Like the Old Testament heroine who inspired her name, Ruth Yuell faced a life of disadvantages. As a Negro born in St. Louis in 1939, Yuell entered a world dominated by segregation and racism. As a young woman who fought for her people through non-violence, she encountered brutality from powerful whites and ridicule from militant Blacks. She also weathered terrible storms of scandal and betrayal. Like her biblical namesake, Yuell overcame her hardships through hard work, determination, piety and courage.
“Paths of Promise” (Phoenix Publishing) tells the story of Ruth Yuell — a woman of honor and conviction who made remarkable sacrifices for her family, her community and her faith by looking forward toward a brighter future for all Americans. Within a novel covering the turbulent span of history from Jim Crow through the Civil Rights Movement, author Donna J. Grisanti traces one Black woman’s struggle for equality and justice, for validation and respect and for love.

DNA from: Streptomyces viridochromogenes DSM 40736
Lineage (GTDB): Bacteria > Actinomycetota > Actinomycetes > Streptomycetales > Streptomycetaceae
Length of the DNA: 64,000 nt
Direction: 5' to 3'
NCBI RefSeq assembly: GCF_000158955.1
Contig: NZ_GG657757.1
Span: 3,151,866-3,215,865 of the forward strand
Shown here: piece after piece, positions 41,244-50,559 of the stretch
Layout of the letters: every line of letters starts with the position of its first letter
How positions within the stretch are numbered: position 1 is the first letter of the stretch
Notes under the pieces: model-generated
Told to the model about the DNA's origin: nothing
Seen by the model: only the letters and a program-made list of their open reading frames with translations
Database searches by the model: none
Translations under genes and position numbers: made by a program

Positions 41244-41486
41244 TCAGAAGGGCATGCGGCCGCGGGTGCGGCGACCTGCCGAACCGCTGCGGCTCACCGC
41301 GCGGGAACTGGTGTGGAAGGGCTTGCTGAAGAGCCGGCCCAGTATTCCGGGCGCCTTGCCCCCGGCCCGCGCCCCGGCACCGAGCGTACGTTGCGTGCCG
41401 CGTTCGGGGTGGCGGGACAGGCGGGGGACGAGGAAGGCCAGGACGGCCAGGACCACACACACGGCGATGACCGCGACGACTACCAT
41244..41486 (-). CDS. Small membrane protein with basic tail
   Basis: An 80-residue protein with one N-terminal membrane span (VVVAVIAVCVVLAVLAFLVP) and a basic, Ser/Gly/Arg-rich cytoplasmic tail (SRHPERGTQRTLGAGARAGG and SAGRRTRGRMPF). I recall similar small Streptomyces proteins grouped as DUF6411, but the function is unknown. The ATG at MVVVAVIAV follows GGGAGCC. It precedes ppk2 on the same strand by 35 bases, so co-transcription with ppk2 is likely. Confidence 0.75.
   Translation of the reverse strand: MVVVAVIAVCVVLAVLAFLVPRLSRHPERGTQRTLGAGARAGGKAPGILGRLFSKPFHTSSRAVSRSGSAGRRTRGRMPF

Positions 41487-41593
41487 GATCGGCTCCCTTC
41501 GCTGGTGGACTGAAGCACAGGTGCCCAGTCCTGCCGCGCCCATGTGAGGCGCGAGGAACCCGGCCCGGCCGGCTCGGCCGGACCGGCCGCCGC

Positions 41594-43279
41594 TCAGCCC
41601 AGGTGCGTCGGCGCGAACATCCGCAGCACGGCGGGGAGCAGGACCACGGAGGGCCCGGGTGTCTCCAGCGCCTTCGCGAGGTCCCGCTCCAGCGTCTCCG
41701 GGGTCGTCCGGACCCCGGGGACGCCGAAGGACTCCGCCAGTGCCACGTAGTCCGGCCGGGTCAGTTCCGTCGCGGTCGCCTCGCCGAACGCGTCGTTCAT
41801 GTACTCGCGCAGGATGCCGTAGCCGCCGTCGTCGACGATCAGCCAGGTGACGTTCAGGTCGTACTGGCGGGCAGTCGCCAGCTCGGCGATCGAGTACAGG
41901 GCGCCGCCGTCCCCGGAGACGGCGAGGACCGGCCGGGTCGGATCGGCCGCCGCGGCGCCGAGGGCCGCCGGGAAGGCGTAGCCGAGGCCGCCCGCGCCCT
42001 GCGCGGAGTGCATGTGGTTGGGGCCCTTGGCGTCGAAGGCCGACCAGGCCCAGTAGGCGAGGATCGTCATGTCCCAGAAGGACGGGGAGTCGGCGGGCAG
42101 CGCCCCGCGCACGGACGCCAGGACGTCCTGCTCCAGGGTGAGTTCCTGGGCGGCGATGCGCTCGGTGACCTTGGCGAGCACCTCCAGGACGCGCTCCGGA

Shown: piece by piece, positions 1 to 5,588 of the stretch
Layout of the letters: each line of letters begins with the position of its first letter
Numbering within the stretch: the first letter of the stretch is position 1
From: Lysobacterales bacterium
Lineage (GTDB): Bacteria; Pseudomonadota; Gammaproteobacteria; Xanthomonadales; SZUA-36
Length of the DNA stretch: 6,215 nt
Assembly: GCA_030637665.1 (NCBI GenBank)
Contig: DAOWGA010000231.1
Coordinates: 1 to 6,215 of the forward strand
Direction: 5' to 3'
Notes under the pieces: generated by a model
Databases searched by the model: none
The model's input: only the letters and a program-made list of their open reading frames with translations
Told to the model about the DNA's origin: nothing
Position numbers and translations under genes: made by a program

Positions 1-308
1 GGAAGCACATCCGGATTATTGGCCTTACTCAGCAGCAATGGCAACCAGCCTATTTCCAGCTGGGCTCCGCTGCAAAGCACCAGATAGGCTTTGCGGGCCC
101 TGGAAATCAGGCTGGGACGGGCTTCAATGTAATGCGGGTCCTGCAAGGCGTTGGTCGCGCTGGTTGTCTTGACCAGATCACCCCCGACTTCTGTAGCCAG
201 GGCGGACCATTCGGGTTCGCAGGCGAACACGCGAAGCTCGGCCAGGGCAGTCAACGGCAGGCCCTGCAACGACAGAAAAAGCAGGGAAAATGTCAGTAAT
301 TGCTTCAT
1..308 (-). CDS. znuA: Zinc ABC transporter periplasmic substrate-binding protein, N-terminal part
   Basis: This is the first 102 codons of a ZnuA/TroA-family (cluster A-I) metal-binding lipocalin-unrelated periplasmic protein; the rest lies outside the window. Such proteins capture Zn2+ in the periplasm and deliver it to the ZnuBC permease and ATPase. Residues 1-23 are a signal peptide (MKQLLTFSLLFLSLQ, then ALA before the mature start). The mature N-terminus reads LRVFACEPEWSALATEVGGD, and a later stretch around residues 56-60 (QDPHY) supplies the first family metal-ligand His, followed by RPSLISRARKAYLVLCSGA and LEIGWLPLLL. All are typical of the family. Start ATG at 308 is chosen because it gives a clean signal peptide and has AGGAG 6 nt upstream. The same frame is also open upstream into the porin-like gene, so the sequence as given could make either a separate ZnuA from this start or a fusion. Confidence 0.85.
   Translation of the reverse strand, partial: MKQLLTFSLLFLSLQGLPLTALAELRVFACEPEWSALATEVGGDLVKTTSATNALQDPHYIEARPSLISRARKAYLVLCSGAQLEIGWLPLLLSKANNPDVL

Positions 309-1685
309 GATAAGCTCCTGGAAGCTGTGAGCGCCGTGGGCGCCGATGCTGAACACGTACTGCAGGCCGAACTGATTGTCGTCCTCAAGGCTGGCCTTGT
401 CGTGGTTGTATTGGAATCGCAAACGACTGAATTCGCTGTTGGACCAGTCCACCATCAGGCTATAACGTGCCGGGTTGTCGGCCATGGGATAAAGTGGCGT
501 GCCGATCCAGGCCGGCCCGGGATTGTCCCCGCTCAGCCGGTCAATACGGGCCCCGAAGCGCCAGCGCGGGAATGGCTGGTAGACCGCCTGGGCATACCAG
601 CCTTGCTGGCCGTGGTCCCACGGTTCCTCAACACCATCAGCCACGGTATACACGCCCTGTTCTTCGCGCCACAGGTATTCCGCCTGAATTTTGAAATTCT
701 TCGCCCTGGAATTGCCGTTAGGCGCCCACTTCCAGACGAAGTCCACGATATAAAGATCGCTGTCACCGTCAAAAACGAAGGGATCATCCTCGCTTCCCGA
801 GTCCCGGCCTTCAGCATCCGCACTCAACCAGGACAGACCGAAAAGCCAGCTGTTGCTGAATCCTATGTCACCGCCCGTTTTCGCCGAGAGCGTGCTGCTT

Yuell’s story opens and concludes in Chicago, 1967 — in an emergency room. During a peaceful demonstration for fair housing right, Yuell gets swept up and injured in a crowd's reaction to overzealous police officers. While waiting for medical attention, she seizes on a visit from a successful white journalist — who happens to be one of her closet friends from college — as an opportunity to share her life story. “I want to tell everybody what you can go through and get through, and still stay true to yourself and what you believe,” Yuell declares to her old friend Norma.
Yuell’s dream of having it all — a fulfilling career as a nurse, the perfect marriage and the respect of her community and the white establishment — seemed within reach. Until Christmas break of 1958, when a horrific crime ripped her world apart and abruptly turned her from victim into a villainous capable of murder. Through flashbacks, “Paths of Promise” tells the story of a fictional woman with a firm, proud place in history. Thorough her courage and unshakable character, Ruth Yuell proves her father’s belief: “One person can make change happen.”